Ms. Brewer said that she had recently met with the Community Board 1 Executive Board. She said that there is a lot of activity Downtown, but a real need for openness in regards to the completion and opening of the Fulton Center. Ms. Brewer committed to work with the Council in its efforts to make more stations accessible, but said that there is also a need to ensure that existing escalators and elevators are working.
Ms. Brewer noted that the MTA could learn from the PATH system in regard to communications about service disruptions. The PATH system uses several media, including video screens and audio announcements, to keep riders informed when there is a service problem. She said that communication is the key issue for the NYC Transit system.
Finally, the Borough President noted several issues that deserve greater focus. Among them, there is a need for better coordination between subways and buses when there are service outages. There is also a need to examine the rise the use of shuttle buses, which may create problems in their use of curb space and lack accessibility. In addition, there is a need to look at transit access to La Guardia airport, which has been in planning stages for decades but has not appreciably improved. In the longer term, the Manhattan West Side stations have to be addressed, but that will not happen until Penn Station is able to accommodate Metro-North. She also cited the new bus depot being constructed in Harlem, but said that improving service must also be a priority.
Mr. Albert commented that when PATH makes escalator and elevator or service disruption announcements, they are made system wide. He said that NYC Transit could have announcements made on a line by line basis.
Mr. Stewart asked what gives a Borough President clout. Ms. Brewer responded that the City’s Borough Presidents are working together and this will increase their influence. She also noted that her office has the most power in issues that involve land use.
Mr. Greif noted that Ms. Prentiss wanted to attend today’s meeting, but the bus stops in her area had not been shoveled. He said that he has been having problems with the MTA in regard to Select Bus Service in Brooklyn and the planning process for this service does not give the proper respect to persons with disabilities. He said that riders with disabilities were told that they could wheel down several blocks to an SBS stop and that safety should be the key issue, but it does not appear to be.
Ms. Hoge pointed out that there is a problem with inter-city buses that serve the City and the disruption that they cause. Ms. Brewer responded that in downtown Manhattan, instead of constructing a bus facility, the current plan is for tourist buses to drop people off and leave the area. She also noted that there are many issues with hop on- hop off tour buses. Mr. Albert added that casino buses are also causing problems and that there was a new surge in their use when the Resorts World casino opened.
Karyl Berger wanted to hear Ms. Brewer’s comments regarding the bike lanes and plazas that have been established in the last few years. Ms. Brewer responded that she is in favor of bike lanes, but the City has to ensure that they are safe. She said that she wrote the law that requires the Department of Transportation to enforce the regulations that commercial bike delivery riders have a vest, light and bell. This law is enforced against the business and not the rider. She also said that she is concerned about plazas where the boundary between traffic, bike, and pedestrian space and the plazas themselves is not clear.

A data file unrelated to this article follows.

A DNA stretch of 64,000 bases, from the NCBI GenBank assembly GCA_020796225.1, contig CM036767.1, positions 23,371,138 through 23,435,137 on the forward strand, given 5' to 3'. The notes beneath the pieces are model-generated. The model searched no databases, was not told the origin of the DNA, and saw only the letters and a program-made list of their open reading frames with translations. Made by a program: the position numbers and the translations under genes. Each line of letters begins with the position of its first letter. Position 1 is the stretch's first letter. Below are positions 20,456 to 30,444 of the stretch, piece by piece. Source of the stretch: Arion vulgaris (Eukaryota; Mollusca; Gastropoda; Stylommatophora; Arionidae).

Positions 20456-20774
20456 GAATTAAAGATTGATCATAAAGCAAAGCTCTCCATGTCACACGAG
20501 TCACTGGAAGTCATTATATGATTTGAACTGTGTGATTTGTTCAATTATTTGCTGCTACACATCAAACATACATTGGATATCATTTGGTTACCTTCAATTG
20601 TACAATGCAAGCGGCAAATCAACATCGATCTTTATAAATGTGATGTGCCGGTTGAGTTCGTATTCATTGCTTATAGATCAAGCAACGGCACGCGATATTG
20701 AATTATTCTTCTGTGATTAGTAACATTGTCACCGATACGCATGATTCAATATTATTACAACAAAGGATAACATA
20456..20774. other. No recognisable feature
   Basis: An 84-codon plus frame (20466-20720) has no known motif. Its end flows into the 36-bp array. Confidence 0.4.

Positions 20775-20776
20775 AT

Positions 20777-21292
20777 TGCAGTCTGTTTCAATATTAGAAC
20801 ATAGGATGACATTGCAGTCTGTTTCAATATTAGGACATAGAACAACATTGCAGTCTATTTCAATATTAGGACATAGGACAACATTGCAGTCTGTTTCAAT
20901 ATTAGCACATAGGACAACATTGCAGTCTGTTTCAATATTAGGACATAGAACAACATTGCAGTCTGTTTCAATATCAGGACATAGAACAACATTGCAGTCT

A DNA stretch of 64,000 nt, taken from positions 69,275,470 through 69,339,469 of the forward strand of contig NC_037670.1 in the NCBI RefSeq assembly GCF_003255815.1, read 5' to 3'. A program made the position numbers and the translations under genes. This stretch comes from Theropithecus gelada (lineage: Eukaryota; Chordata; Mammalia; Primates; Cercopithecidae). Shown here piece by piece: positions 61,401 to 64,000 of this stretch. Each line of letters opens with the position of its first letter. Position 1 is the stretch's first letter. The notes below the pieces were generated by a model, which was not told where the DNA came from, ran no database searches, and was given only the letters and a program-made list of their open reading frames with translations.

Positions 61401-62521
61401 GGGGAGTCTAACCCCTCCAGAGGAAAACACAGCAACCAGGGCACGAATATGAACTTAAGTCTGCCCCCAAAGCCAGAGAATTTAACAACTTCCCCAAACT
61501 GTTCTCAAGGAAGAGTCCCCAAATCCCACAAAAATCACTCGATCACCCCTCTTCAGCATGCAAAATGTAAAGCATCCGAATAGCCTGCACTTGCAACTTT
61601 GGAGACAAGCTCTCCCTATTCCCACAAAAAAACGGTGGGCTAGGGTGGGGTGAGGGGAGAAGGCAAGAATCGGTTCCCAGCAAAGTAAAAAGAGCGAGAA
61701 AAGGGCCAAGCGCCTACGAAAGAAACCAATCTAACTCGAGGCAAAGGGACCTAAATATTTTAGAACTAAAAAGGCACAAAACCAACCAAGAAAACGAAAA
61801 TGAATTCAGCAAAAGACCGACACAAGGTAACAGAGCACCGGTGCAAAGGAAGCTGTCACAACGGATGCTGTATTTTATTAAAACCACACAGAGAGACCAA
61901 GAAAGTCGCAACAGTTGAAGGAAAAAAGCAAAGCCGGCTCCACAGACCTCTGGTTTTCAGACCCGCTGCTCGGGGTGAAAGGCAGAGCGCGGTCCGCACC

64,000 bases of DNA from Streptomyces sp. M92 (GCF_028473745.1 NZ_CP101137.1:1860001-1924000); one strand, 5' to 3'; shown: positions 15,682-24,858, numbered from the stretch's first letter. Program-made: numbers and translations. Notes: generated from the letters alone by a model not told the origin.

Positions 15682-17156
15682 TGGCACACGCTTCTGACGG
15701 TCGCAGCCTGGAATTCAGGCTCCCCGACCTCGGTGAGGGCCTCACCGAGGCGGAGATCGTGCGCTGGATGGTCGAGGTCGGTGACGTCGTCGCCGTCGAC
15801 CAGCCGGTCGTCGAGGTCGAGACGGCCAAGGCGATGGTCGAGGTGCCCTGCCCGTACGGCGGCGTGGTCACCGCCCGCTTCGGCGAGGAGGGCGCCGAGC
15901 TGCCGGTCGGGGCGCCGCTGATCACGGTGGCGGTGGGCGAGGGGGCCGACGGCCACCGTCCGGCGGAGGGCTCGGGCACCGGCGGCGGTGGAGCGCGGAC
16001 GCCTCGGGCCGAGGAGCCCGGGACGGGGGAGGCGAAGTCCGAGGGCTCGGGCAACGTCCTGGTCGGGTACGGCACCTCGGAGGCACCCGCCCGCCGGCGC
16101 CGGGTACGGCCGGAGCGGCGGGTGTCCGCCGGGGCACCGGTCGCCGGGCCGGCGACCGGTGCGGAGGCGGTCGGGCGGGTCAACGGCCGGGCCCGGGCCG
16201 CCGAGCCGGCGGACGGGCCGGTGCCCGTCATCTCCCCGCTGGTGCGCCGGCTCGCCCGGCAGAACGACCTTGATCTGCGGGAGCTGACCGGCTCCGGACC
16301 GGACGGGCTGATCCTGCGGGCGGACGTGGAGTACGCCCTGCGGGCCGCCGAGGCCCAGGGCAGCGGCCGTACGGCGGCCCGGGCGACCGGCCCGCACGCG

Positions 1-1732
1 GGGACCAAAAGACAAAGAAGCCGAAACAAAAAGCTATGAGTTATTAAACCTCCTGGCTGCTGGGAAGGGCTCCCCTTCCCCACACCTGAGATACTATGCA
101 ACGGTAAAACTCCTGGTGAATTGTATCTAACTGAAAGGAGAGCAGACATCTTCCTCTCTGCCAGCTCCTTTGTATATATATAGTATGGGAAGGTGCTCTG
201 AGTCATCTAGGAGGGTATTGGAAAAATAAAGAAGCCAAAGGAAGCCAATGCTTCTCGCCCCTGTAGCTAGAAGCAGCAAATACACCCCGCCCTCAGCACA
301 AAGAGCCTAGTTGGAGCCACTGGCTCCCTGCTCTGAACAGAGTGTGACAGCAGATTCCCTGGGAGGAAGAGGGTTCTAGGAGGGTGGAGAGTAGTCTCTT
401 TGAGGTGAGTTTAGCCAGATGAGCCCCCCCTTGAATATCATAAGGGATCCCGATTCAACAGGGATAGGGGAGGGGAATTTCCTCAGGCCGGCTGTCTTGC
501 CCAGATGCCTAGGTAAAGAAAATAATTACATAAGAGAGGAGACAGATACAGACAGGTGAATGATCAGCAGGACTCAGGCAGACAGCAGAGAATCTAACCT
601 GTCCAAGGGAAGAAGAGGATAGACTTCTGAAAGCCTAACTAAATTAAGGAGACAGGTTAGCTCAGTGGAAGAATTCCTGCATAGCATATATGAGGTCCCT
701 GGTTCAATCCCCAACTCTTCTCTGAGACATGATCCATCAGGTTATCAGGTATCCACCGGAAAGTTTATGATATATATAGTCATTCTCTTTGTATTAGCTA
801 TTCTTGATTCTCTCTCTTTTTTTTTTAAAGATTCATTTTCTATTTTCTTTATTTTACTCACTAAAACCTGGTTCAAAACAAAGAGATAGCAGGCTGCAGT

Burt Strauss asked what could be done about the Sanitation Department pushing snow into bus stops. Ms. Brewer responded that there needs to be more vigilance about the clearing of bus stops. The City hires temporary laborers to do this work, but needs to makes sure they know the applicable rules and regulations.
Ms. Mason asked who is responsible for shoveling sidewalks around subway station. Mr. Albert responded that property owners are responsible. Mr. Henderson said that NYC Transit clears a limited area around station stairs, but is not responsible for the sidewalk generally.
Mr. Goldstein wanted to know Ms. Brewer’s attitudes toward public-private partnerships. Ms. Brewer responded that there have been many good things done by private parties in connection with subway stations and that she is in favor of private projects that also benefit the transit system.
Matt Shokin asked what will be done about ensuring accessibility during snow removal. Ms. Brewer responded that her office is putting together an Accessibility Task Force and that they will deal with this issue.
Phyllis Sylvestri said that operators on the M72 bus don’t stop at a consistent place and often do not stop at bus stop signs. Mr. Albert responded that buses should pull to the head of the stop, which may be ahead of the sign.
Mr. Greif inquired about the progress on the Council project. Mr. Shannon responded that the Council is taking a break from surveys because of the high number of cancellations of planned service diversions.
Mr. Stewart suggested that council should audit non-automated audio announcements in the stations. Mr. Albert responded that he sometimes hears the B train announced as an alternative service on weekends when it is not running.
The meeting was adjourned at 2:00 pm.